In Spring of 2020, we were hired as consultants for the vision study: a real project as opposed to the pro-bono work we had done previously with the summer student program. It is intended to engage the public and to identify the possibilities for this place: looking not only at the pier, but at how the area connects back to the city and to the greater northern waterfront as a system, as well as to Fort Mason, which is a different national park but could be more integrated with Aquatic Park to the benefit of both.
Community engagement is the foundation of the Vision Study is. For the last year or so – during the pandemic (which made outreach more challenging) – we’ve been conducting Zoom meetings, compiling survey results, and looking for other fun and creative ways to build excitement.
The Aquatic Park and Pier website has become a great resource for constituents to learn more about the project. We also put together a video utilizing a fun, playful, sort of “cartoony” style just to give people a sense of what the spaces could feel like, while not getting super-specific about design or materials.
Mingyao Wang, in our San Francisco studio, developed all of the graphic content and our intern, Kapp Singer, who is currently at Yale and had some previous video experience brought them to life, combining the sketches with content provided by the firmwide imaging team to tell a graphic story. I then narrated the video to highlight the opportunities and it became a great way of opening up a dialogue with people in the public meetings.
The milestone that we’re wrapping up currently is the vision study booklet.
We’re working with the Aquatic Park and Pier steering committee to produce a booklet detailing the vision, that we will be used as a reference for federal funding requests as well as from other potential sources.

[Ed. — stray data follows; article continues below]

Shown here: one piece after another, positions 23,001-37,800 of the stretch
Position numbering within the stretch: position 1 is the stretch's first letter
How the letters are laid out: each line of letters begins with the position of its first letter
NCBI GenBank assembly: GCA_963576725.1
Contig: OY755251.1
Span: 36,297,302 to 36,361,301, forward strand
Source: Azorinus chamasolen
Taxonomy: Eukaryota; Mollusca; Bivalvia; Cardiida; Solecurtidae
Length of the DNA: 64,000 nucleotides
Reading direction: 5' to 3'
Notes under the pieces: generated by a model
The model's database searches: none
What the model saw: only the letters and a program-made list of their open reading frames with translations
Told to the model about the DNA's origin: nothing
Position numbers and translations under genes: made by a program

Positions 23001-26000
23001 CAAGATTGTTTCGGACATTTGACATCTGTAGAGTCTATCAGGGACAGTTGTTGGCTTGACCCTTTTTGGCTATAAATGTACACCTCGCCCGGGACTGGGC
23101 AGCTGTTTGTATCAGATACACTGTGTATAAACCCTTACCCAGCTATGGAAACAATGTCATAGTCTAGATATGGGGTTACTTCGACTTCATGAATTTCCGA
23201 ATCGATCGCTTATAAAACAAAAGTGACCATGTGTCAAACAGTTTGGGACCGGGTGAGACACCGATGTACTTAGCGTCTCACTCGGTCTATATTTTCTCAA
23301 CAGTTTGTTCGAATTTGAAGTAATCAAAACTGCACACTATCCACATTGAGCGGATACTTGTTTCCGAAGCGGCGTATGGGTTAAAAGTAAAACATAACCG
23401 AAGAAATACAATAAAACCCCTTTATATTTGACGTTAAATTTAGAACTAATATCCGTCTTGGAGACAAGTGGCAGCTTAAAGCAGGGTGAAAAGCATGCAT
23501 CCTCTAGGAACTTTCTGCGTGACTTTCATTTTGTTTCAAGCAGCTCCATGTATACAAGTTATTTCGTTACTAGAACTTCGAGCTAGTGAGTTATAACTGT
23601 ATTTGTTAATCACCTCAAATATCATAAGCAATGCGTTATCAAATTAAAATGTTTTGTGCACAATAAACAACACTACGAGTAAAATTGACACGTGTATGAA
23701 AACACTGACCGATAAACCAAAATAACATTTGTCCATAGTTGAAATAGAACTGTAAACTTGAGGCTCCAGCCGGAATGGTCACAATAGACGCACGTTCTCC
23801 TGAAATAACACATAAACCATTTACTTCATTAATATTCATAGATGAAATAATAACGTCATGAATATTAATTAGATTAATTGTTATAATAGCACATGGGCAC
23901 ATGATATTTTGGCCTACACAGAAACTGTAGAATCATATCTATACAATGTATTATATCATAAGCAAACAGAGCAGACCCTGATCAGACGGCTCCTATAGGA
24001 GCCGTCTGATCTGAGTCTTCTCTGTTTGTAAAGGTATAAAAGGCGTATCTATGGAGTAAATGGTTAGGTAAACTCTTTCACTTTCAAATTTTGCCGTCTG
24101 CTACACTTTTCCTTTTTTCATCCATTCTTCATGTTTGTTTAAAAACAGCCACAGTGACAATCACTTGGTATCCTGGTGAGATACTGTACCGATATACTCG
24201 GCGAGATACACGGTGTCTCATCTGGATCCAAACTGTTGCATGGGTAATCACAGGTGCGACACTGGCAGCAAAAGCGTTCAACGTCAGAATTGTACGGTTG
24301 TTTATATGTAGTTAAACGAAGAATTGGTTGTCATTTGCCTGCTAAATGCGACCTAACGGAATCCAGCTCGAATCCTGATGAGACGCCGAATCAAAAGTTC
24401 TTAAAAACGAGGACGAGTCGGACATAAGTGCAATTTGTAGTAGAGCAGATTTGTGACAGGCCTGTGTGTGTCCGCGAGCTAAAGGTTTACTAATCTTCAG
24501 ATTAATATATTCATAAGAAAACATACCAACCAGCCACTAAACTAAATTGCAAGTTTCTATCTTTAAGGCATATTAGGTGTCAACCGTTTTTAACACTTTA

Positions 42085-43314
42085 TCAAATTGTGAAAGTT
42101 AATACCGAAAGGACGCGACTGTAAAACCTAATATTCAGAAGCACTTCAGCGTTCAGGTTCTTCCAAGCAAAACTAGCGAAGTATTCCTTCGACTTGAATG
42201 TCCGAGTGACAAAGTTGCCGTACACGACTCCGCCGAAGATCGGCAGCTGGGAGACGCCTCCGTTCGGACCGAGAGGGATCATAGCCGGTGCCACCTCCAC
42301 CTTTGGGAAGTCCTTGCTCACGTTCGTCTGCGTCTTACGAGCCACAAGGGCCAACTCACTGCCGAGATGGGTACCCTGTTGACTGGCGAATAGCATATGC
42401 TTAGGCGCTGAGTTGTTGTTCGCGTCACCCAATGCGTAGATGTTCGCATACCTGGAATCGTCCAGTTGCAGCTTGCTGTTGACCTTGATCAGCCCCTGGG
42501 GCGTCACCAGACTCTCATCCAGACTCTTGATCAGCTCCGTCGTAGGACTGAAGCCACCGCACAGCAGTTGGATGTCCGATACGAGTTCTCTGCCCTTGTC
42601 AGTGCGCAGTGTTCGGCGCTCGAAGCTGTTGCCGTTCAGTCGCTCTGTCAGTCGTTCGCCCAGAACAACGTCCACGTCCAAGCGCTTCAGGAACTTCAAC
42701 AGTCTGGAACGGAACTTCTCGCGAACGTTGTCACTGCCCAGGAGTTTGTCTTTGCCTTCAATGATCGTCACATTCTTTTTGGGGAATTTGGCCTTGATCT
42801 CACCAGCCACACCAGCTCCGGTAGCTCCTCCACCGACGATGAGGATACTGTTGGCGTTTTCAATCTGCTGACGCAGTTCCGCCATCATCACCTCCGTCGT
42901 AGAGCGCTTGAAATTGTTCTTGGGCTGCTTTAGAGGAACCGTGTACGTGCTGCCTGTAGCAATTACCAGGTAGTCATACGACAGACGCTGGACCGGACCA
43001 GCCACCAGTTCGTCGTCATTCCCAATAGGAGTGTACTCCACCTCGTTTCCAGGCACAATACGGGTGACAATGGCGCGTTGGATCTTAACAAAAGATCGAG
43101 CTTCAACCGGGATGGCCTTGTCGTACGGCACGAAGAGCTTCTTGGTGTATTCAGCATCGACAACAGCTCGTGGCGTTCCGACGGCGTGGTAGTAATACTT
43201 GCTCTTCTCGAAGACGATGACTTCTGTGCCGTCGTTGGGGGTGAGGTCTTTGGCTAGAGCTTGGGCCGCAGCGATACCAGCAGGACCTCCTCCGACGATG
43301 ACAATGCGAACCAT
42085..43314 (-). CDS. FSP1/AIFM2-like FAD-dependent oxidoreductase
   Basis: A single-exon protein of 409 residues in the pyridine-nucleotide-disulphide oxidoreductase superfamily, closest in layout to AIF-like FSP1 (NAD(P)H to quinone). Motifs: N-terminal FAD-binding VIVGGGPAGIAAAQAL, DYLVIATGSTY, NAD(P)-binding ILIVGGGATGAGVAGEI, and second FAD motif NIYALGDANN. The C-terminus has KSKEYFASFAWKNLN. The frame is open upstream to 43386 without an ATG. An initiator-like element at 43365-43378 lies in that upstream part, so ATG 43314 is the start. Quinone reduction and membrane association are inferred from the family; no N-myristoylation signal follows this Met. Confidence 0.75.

Once that funding has been secured, the study will serve as a resource for different agencies to identify projects in their respective jurisdictions and work toward a common goal. Obviously, SWA would love to continue to be involved after the study concludes and as RFPs start to come out – potentially for a master plan, or to tackle individual projects within the area.
We are particularly excited about changes to Van Ness Avenue, which serves as a main entry to the park and once extended all the way out onto the pier. We’ve been meeting with Public Works to explore ideas for Van Ness between Bay and Beech Streets. Thankfully, they’ve been enthusiastic about the ideas we’re suggesting in the vision study, and are already seeking some grant funding to improve those two blocks to help create a new gateway there. It will reduce the roadway’s width and introduce enhanced pedestrian space and new streetscape planting. It’s exciting to see the ideas come to fruition.
What is your role in the project? What challenges or successes have stood out to you in your role?
I got involved in the project through coordination of the 2018 Summer Student Program. But I had already had some familiarity with the site. To kick off the vision study, (San Francisco Managing Principal) René Bihan was involved with developing the big ideas and laying the groundwork for the rest of the study. I came on board about halfway through the process.
My role has primarily been to facilitate the community engagement and now my task has been to pull together everything we’ve heard and synthesize it into the vision study document.
What have the public meetings been like?
The outreach has been successful – surprisingly so, due to COVID. A lot of people are excited about the project, expressing their interest during the series of Zoom meetings we’ve participated in. The engagement process has been largely led by our client, the Aquatic Park and Pier Project organization.
Feedback has been almost overwhelmingly positive, although I think as much as that can be credited to SWA, it is also just reflective of how special the site is. Either way, it has been hugely rewarding to be part of the big ideas discussion and feel the support the community has for the future for this place.
The video was very useful in conveying our ideas and laying out the framework for our subsequent Q+A time, during which Associate Principal Fran Hegeler (who is an active user of the site as a swimmer and rower) urged people to speak out.